Most people report positive results after 30 – 60 narrow band UVB sessions. It is recommended that at least a day should be allowed between successive UV treatment sessions. Therefore, no more than 3 sessions are advised per week.

Eye protection should be worn during each session of narrow band UVB treatment.

Narrow band UVB is most effective for treating non-segmental (also called generalized) vitiligo. UVB treatment usually produces less impressive results with localized or segmental vitiligo.

Therefore, the preferred light therapy for segmental vitiligo is excimer laser phototherapy.

How Narrow Band UVB Works for Vitiligo

There are various mechanisms by which narrow band UVB works in the treatment of vitiligo. Most likely, the positive results seen are a combination of these effects.

First, narrow band UVB like all light therapy can suppress the immune system. Since vitiligo is commonly described as an autoimmune disease, this side effect of ultraviolet irradiation is useful for preventing the autoimmune destruction of melanocytes.

By blocking the cells of the immune system, narrow band UVB allows more melanocytes to thrive.

While all light therapies can suppress the immune system, most of them also damage the skin. Narrow band UVB, however, uses light in a safe, narrow range of the ultraviolet spectrum. Therefore, it can stimulate increased production of melanin by preventing autoimmune attack on melanocytes long before it can cause sunburn or DNA damage in the skin.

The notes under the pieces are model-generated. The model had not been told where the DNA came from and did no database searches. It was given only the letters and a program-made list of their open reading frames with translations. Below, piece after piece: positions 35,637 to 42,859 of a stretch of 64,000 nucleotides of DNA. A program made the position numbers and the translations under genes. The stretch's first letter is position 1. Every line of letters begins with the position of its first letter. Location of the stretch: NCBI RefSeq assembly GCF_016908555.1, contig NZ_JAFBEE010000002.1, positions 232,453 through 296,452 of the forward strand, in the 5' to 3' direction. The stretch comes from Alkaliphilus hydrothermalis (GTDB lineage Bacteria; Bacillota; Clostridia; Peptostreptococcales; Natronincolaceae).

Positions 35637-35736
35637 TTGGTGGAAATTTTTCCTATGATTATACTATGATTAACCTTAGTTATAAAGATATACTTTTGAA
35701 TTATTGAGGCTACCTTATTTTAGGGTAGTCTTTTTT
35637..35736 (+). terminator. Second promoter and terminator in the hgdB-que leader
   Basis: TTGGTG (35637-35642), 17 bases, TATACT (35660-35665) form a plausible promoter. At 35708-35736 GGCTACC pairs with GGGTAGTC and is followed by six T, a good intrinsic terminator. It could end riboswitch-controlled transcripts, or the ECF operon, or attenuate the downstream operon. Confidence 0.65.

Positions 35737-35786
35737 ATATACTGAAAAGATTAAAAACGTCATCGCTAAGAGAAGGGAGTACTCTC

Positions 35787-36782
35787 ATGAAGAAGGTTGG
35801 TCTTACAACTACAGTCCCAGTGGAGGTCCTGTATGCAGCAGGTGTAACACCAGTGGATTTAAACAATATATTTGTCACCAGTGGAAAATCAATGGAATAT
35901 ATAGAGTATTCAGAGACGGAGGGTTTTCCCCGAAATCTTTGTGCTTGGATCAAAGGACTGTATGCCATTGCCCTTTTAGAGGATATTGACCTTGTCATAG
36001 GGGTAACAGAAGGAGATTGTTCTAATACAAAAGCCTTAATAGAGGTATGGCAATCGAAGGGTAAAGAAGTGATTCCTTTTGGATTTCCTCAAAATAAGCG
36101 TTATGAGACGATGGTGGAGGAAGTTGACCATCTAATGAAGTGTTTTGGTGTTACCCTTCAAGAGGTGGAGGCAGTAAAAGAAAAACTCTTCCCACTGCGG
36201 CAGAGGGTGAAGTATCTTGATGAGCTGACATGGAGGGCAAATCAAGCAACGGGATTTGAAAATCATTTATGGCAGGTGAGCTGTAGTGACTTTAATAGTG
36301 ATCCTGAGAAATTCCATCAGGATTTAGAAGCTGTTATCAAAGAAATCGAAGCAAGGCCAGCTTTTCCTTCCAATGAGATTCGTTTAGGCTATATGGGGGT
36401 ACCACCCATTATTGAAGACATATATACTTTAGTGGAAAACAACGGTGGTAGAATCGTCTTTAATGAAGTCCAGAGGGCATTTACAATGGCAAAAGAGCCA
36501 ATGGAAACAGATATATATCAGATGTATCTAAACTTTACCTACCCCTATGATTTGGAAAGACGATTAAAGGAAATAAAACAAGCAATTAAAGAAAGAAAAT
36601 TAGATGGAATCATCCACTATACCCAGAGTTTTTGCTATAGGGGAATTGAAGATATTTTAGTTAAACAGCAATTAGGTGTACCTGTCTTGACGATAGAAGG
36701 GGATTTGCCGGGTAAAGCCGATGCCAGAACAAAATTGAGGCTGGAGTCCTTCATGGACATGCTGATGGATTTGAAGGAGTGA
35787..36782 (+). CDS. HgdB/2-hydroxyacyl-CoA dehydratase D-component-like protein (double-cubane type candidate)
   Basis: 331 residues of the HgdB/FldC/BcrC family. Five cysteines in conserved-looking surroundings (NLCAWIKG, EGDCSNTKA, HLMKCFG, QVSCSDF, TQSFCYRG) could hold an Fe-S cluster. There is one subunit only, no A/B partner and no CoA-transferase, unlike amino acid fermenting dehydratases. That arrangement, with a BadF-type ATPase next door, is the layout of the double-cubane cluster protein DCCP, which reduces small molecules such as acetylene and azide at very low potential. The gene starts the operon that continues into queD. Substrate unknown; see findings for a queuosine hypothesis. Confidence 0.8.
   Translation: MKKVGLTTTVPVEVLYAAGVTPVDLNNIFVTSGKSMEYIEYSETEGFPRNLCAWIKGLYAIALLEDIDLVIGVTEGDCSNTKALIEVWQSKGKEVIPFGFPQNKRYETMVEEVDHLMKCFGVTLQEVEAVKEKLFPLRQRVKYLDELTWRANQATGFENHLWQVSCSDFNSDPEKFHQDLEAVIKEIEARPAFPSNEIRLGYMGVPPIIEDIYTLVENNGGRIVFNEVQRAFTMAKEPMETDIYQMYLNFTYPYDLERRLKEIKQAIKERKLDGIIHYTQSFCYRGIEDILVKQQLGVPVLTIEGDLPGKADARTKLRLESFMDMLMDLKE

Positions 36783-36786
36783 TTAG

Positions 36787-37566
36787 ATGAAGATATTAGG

Another mechanism by which narrow band UVB works for vitiligo is in the increased production of vitamin D.

UVB radiation is specially known to accelerate the production of vitamin D in the skin. Therefore, repeated exposure of the skin to UVB radiation increases the levels of vitamin D in the skin.

Vitamin D is an important supplement in the treatment of vitiligo. Some of the most important vitiligo drugs are vitamin D analogs.

Vitamin D has a number of medicinal properties that can help stop the depigmentation of the skin and even promote the repigmentation of vitiligo spots.

For example, vitamin D is an immunomodulatory agent. Therefore, it blocks the release and activation of immune cells such as T cells (reported to contribute to the autoimmune cause of vitiligo) and inflammatory factors such as tissue necrosis factor alpha (TNF-alpha).

Furthermore, vitamin D promotes the rapid maturation of melanocytes.

In this way, it increases the rate at which new melanocytes replace dying ones. This vitamin has also be shown to possess some antioxidant properties sufficient enough to reduce oxidative stress in the skin and prevent the destruction of melanocytes by reactive oxygen species and other harmful free radicals.